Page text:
The Garden at Night: A Photographic Journey
Most of us are under the misconception that flowers close up at night and the natural world shuts down until the dawn of the next day. In actual fact, it is quite the contrary. Most plants are vibrant, fragrant and anxious to entice the pollinating insects and bats that forage the garden throughout the evening hours. There is a lot going on in the garden, even after dark!
Linda Rutenberg and her husband Roger Leeon have a mission: to photograph botanical gardens in their nocturnal splendor. Linda is the photographer, Roger the lighting master. Without the use of any traditional photographic lighting other than the moon and pocket torches, they spin their visual magic into the most sensual, sculptural and breathtaking photographs.
Linda and Roger have repeated this ritual in 35 of the most beautiful botanical gardens in North America and England. After extensive research on historical significance, climate zones and floral collections, Linda chose significant gardens that are well known and frequently visited in order to show an entirely different appreciation of nature. Gardens include the Kew Gardens and Sissinghurst Garden in England, New York Botanical, The Huntington, Chicago Botanical Garden, just to name a few.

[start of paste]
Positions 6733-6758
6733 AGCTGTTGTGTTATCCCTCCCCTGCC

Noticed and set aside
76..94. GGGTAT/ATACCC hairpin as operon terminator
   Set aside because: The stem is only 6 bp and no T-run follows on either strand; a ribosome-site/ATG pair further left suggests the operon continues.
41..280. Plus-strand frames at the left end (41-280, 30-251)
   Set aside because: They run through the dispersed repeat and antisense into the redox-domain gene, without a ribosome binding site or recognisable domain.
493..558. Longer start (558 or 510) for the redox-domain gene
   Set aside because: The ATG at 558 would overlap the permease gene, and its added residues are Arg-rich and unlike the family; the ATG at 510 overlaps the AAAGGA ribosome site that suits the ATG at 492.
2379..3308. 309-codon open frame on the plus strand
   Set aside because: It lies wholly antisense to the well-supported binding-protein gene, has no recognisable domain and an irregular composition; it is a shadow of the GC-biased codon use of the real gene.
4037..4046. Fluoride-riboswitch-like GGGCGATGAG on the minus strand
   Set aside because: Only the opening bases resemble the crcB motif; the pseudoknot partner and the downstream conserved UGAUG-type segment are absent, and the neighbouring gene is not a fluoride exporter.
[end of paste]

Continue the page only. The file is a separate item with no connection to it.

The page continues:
Having procured permission for their visit, they set about the garden searching for the extraordinary flower, the secret passageway or special point of view that gives us an unprecedented vision into a world that has never been seen before. Without the use of any traditional photographic lighting other than the moon and pocket flashlights, they spin their visual magic into the most sensual, sculptural and breathtaking photographs.
The three month rental fee includes twenty 28″ x 42″ and fourteen 16″ x 20″ matted and framed color photographs, six beautiful color banners to be used in the exhibition space, and extensive label copy and text, on disk. Ms. Rutenberg will be available to host venues to lead workshops and talks about the garden after dark and present her unique vantage of the garden and its multi-faceted life and beauty.
There are three books published that can accompany the exhibit including its companion catalogue: The Garden at Night (Chronicle Books, 2008), After Midnight (Verve Editions, 2009), and most recently, The English Garden at Night (Thames and Hudson, 2010). A selection of matted 8″ x 10″ prints and cards are also available for sale with the exhibition.